A little further down you can see the HMS Belfast, a British battleship used in the Second World War and now transformed into a museum.

As we reach Tower Bridge, you will see City Hall on your right. Designed by Norman Foster and shaped like a helmet, City Hall has been the base of the Mayor of London and the London Assembly since 2002 (there are currently talks that they might vacate the building by 2021 though).

As we aim to explore the best of London in three hours, we won’t wander beyond Tower Bridge. But if you have more time on your hand, keep walking and exploring. There are some beautiful secret gardens in the vicinity that are well worth a visit.

How to see London in three hours: The City of London

Best of London in three hours - Travel for a Living

Time to cross the Thames again. And where better than via the iconic Tower Bridge? Maybe you are lucky and see Tower Bridge open. It is rare, but it does happen, whenever taller ships want to pass (but since they then can’t get further than London Bridge, it doesn’t happen too often).

Best of London in three hours - Travel for a Living

Next on our London on foot tour is the Tower of London. A Royal Palace and former prison, the Tower of London has been around for a good thousand years. If you are in London for longer than a day, I would definitely recommend a visit. Or try and get tickets for the Ceremony of the Keys, that takes place every single night (well, once it is open to the public again, hopefully by November 2020).

Best of London in three hours - Travel for a Living

Have a little wander around the Tower of London. Usually I would recommend walking along the Thames here, but unfortunately the walkway had been closed to the public recently and was only accessible for ticket holders and residents. I don’t know if and when it will reopen to the public, so keep an eye out, otherwise you’ll have to walk the long way around the Tower.

Once you arrive on the other side of the Tower, we will continue our London in three hours walking tour.

As we walk away from the Tower, we come past ‘All Hollows by the Tower’, the oldest church in the City of London, founded in 675AD. The church and its crypt museum are open to the public. If you have a little time spare, go in and have a look around (even if it means we need more than three hours for our London on foot tour).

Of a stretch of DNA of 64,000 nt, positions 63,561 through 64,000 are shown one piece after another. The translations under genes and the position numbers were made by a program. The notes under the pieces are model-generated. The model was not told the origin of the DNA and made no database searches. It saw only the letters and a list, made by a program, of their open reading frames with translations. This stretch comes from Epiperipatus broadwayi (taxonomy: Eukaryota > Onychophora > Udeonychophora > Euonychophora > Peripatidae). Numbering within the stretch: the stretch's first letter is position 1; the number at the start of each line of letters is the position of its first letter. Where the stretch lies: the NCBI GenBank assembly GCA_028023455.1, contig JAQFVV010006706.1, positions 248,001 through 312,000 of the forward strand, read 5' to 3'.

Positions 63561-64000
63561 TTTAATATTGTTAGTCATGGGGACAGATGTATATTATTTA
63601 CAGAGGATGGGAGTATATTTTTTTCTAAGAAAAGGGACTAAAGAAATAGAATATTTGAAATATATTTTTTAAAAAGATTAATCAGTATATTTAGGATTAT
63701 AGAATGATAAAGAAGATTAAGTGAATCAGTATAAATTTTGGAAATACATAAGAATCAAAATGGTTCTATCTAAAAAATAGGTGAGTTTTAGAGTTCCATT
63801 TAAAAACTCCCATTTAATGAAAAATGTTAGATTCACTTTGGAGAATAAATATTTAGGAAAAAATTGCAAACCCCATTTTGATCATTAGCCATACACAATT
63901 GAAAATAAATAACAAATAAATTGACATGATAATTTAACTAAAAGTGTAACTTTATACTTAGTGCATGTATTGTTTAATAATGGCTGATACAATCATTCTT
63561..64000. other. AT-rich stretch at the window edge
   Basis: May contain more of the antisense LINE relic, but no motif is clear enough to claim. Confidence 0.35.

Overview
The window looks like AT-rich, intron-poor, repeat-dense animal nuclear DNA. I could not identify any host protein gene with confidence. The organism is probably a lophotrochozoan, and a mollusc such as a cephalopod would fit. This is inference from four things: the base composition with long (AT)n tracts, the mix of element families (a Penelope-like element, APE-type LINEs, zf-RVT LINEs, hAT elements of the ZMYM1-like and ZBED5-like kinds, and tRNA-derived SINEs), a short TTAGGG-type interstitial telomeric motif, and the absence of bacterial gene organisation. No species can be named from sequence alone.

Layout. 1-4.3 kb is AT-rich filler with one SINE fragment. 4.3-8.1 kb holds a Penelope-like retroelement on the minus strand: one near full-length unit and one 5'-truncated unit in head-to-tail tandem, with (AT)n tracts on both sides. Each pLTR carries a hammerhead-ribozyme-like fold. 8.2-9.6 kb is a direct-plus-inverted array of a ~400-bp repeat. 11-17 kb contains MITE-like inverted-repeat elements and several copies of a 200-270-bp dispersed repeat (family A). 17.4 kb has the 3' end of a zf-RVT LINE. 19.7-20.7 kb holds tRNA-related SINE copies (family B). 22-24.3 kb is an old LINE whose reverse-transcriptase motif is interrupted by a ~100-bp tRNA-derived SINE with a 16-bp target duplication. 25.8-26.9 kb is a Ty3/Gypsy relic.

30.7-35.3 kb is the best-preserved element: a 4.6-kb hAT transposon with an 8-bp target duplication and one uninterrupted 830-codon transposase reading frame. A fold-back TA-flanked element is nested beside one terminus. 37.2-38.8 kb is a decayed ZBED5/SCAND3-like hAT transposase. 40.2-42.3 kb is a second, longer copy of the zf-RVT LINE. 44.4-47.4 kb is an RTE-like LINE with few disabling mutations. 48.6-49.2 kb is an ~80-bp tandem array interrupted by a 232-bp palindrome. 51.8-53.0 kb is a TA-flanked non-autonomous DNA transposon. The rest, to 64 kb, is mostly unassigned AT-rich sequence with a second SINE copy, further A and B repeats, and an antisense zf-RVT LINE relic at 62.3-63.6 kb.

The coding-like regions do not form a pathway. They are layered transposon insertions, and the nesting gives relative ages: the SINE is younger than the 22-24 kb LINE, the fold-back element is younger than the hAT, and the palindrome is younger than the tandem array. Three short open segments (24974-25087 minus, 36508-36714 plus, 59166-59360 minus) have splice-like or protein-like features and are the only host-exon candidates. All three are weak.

How to see London in three hours - Self guided London on foot tour - Travel for a Living

The next part of our London in three hours tour will take us through the City of London. As we head along Great Tower Street, take a little detour down St. Dunstan’s Hill and visit St. Dunstan in the East Church Garden. Maybe not a secret garden anymore, but for sure hidden and beautiful.

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Continuing on to Eastcheap, you can spot the ‘Walkie Talkie’ (20 Fenchurch Street) to your right. Both the Skygarden on top of the Walkie Talkie and the Garden at 120 Fenchurch Street offer great views of London for free.

How to see London in three hours - Self guided London on foot tour - Travel for a Living

Continuing on to Eastcheap, you can spot the ‘Walkie Talkie’ (20 Fenchurch Street) to your right. Both the Skygarden on top of the Walkie Talkie and the Garden at 120 Fenchurch Street offer great views of London for free.

A little further down the street you will see Monument on your left. The 62m high column is a monument to the Great Fire of London, that started very close to this spot in 1666. It was designed by Christopher Wren, the man also responsible for the current design of St. Paul’s Cathedral and several of the City of London churches.

As we continue, you have two options. Either you walk down Cannon Street, which is the slightly shorter route, or along King William Street, leading to Bank Station and the Bank of England. If your feet don’t hurt too much yet, I would recommend going via Bank. As you get to the junction, have a look at the impressive buildings around you. The Bank of England, the Royal Exchange, Mansion House. And in contrast, No. 1 New Change, the stripy, postmodern building designed by Stirling. 

Best of London in three hours - Travel for a Living

Best of London in three hours - Travel for a Living